This project was brought to my attention today by a planner here and I thought it was too interesting not to share. The article describes recently announced plans to build an entertainment district on Shanghai’s Huangpu River shore that aims to rival New York’s Broadway and London’s West End. This hyperbole seems a bit overzealous to me, given that most of the articles I see about China these days revolve around the slowing economic engine and great fears of the Central Government (as well as the girlfriend of a serial killer and a little island in the East China Sea). I’ve linked a few of these below. The question they raise is whether the Chinese middle-class, notoriously good at saving money (to pay for healthcare, insurance, and schooling), will respond to even the hint of an economic slowdown with the kind of conservation that will make this kind of service-oriented project a ghost town should it ever be built. Even with the potential for failure, this kind of project is an exciting idea and will no doubt inspire other megacities across the nation to consider bold measures to spur the local services sector.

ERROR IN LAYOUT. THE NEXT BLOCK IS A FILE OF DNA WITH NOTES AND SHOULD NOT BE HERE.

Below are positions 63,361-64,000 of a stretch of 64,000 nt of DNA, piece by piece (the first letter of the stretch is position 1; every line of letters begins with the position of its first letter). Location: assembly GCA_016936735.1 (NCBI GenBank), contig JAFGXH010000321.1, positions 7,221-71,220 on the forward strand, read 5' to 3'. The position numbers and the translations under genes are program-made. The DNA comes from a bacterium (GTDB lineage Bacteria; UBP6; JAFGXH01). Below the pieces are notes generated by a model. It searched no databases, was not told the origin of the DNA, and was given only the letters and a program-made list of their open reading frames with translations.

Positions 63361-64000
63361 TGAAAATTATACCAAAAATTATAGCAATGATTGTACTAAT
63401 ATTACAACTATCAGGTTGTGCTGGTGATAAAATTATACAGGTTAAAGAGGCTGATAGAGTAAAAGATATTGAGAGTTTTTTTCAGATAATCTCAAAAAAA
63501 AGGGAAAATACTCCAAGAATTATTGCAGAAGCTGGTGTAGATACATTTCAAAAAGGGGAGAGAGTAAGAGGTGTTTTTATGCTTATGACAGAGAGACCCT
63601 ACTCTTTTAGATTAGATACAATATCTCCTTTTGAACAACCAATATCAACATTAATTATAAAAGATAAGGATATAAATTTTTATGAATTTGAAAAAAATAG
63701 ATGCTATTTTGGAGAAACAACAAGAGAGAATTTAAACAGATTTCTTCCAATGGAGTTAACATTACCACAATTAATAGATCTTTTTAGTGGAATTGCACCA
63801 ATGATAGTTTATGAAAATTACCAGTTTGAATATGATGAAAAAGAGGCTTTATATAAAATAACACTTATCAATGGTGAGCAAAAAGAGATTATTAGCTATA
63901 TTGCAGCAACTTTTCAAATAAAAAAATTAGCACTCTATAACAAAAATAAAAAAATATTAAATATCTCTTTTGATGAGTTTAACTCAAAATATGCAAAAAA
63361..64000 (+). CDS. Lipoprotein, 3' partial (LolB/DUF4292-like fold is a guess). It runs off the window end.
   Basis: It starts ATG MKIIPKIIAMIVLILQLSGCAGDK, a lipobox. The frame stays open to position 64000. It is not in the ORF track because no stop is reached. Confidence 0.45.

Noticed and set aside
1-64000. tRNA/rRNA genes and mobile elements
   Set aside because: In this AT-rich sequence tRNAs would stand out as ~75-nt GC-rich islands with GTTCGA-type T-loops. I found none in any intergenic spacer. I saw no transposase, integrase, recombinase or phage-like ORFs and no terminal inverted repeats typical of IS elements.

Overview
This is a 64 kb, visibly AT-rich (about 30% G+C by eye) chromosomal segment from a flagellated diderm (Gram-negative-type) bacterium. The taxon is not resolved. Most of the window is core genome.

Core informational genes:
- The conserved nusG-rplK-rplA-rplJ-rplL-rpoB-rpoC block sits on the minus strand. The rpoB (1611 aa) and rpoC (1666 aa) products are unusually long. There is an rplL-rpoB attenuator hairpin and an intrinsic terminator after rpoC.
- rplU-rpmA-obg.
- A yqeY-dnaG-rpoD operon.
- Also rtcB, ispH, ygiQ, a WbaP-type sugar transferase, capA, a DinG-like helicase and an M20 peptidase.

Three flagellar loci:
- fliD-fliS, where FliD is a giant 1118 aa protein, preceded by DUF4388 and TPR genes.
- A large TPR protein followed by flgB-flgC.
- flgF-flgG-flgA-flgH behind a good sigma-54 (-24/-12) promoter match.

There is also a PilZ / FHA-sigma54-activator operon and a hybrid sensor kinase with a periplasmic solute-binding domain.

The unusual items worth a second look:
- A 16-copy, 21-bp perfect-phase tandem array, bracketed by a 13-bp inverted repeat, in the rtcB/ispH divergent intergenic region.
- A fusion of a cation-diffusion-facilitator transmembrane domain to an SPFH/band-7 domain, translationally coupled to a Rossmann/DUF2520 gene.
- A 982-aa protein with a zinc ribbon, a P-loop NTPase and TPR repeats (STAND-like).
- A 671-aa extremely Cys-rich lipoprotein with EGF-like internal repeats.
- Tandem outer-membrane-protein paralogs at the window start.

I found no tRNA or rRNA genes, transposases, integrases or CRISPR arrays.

SHANGHAI — DreamWorks Animation SKG, the Hollywood studio behind hits like “Shrek,” “Kung Fu Panda” and “Madagascar,” said on Tuesday that it planned to develop a $3.1 billion cultural and entertainment district in Shanghai with a group of Chinese partners.
The Dream Center, a riverfront complex to cover six large city blocks, has ambitions to rival the Broadway theater district in New York and the West End in London, with theaters, performance halls, restaurants, shops and an entertainment zone with a “Kung Fu Panda” theme.
The Chinese government is encouraging such projects, trying to strengthen the nation’s media and cultural industries while seeking to satisfy the tastes of its growing middle class, a tempting market for the American studios. Beijing also wants to rebalance growth by encouraging more consumer spending to go along with exports and investment.
The project also aligns with the grand ambitions of Shanghai, the wealthiest and most modern metropolis in China, to further burnish its credentials as a business and cultural center.